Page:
HB 581 Testimony February 5th, 2019

Many of you know I have been on a mission to see quality education return to Missouri. As a homeschool mom, I want to be clear that I am also a public school ally. I believe that most citizens will be educated through our government schools, but we, if given the option of choice, we can provide parents with quality choices that fit or precious unique children. Public schools have lost their way and seem to be hanging on to the threads of control that may prove detrimental to Missouri’s schools.

I promised to post my recent testimony regarding school choice and Charter School expansion, and the blog is the best way to provide this.

HB 581 Testimony:

My name is Cathy Jo Loy, I live in Joplin and I am the mother of 5. I have a plethora of stories about schools and choice and why we made educational decisions over the past 32 years, but today I want to share my 17-year-old son, Max’s story.

We became Max’s foster parents when he was 3 months old. His parents were considered mentally delayed and he was a 3rd generation foster child. Although Max displayed some delays he was verbally advanced and a clever problem solver. Max had an August birthday, so to give him an advantage, we chose to wait and enroll him in kindergarten until he was 6. For 1st grade we chose to enroll Max in a private school, but a few months into the year, his principal and teachers called us into the school and explained Max was just not ready for the fast-paced rigor their curriculum required and advised we put him in our local public school. Our local school,known as the Fairview ZOO, had been on academic probation for over 6 years, and so against their advice, but as his parents who knew him best, we chose to have Max repeat kindergarten there. We then began laborious & costly testing to determine the source his delays. One of the public school principal explained Max’s biggest hurdle: he was a delight to have in class and because he wasn’t “behavioral” and tested so high verbally he didn’t have the “differential” needed to qualify for any extra services.

After the 2011 tornado we moved to Joplin and chose an elementary school that we were directly involved serving through Bright Futures. This school, considered the poorest in our city, opened my eyes to the vast needs of students, parents and the disparaging opportunities in Joplin. Max began to hate school. One night he came home with 800 multiplication problems. Rocket Math, 100 timed problems and those you missed or didn’t finish must be written 10x each for homework. Max took longer to process but knew his multiplication tables through 12’s; Max failed at rocket math and as his teacher explained, “Well, I’m sorry, but this is the way we are required to do it here.”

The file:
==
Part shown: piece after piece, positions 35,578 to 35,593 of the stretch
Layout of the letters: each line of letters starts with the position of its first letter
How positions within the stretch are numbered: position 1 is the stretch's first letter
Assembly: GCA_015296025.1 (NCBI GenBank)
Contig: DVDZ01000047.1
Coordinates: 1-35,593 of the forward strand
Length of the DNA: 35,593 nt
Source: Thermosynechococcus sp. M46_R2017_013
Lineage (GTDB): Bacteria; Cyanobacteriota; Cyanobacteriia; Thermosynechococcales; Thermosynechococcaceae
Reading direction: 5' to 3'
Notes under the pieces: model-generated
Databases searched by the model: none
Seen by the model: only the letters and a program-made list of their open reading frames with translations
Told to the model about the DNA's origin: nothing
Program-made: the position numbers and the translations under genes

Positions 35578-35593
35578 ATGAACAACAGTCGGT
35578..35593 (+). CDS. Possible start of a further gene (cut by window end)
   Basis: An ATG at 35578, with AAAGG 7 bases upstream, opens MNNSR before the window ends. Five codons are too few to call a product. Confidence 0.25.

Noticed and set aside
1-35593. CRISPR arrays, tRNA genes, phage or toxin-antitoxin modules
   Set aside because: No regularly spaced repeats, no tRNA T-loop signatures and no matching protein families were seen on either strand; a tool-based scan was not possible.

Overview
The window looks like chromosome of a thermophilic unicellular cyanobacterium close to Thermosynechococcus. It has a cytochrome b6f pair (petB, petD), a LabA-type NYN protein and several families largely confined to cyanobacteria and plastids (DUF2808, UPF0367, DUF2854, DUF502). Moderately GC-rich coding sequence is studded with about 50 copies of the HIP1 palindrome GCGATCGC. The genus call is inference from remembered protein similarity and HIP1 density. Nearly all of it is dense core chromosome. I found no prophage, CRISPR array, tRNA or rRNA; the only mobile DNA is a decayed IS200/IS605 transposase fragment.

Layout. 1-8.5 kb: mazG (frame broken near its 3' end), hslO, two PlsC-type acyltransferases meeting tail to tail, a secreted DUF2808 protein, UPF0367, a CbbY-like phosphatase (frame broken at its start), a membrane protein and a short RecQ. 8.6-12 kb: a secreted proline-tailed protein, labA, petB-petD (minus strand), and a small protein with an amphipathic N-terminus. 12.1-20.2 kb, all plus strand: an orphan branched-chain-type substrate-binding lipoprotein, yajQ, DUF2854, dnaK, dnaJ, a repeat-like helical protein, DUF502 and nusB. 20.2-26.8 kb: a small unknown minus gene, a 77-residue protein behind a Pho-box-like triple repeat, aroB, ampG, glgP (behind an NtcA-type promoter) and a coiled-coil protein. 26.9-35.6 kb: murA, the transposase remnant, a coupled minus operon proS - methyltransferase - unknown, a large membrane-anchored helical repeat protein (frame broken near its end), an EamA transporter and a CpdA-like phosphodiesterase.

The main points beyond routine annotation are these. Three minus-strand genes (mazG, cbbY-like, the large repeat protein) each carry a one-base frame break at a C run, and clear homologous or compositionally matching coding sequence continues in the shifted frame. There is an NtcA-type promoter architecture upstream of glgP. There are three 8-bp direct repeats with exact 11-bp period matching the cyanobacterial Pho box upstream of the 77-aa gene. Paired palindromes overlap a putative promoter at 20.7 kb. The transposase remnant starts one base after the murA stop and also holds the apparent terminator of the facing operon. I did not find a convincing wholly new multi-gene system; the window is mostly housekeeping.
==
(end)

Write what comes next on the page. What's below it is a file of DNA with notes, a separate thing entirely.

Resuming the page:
When I noticed the class working in pairs on fun science experiments. I asked Max and his buddy Charles why they weren’t working on theirs and they both replied that they didn’t get to do the science because they went to Mrs. Dee’s reading class.

As Max’s parents, we knew he needed something different than this current schools could give him, but there was nothing available in our local public school. Max needed more auditory learning and more hands on, tactile curriculum. Looking at schools that fit these needs, a common theme kept coming up; Public Charter Schools. Missouri’s laws prohibited a Charter in Joplin and were forced to begin homeschooling. We chose a curriculum that worked beautifully for my curious, verbal child. Even diagraming sentence & Latin thrilled my non-reader because he saw them as puzzles. Max built an engine; designed a forge, debated in logic, and took first place at the Science Fair.

Because my husband is a physician we were privileged with “School Choice” when we didn’t even know that was what we were doing. We could hire tutors, buy the right educational toys, I had the freedom to stay home, and a car to drive across town so that Max could succeed educationally.

But what about Charles parents? Charles lived in a one-room hotel and his parents didn’t speak English. What choice did his parents have? What about Sarah’s dad and mom who were working through Children’s Haven to retain custody of there 6 children, with no car, if they couldn’t walk, it wasn’t an option. How were the single parents, whose very best is just to get their child to school each morning, able to choose?

Because of my economic and social standing, I am not naive to the fact, that although limited, I had school choice options for my children. But I love my community also have a deep desire to “seek the welfare of the city I have been planted”. For a town above the national poverty rate, I believe educated citizens are the key economic freedom and tomorrow’s workforce. I am here to advocate on behalf of the children and parents that do not have the choices outside of their district public school. We must give children in public school the best quality education that fits their unique needs. Public Charter Schools have proven successful options throughout the US for over 30 years. We have some amazing Charter School success stories right here in Missouri, but only in 2 large cities.

In spite of the public schools failing Max, quality education has allowed Max to be on track to graduate with his high school diploma & associates degree concurrently.

George Washington said

“The best means of forming virtuous and happy people will be found in the right education of youth”.

PUBLIC Charter School expansion is one of the “right” options and must become available to all the Max’s of my community and across Missouri.

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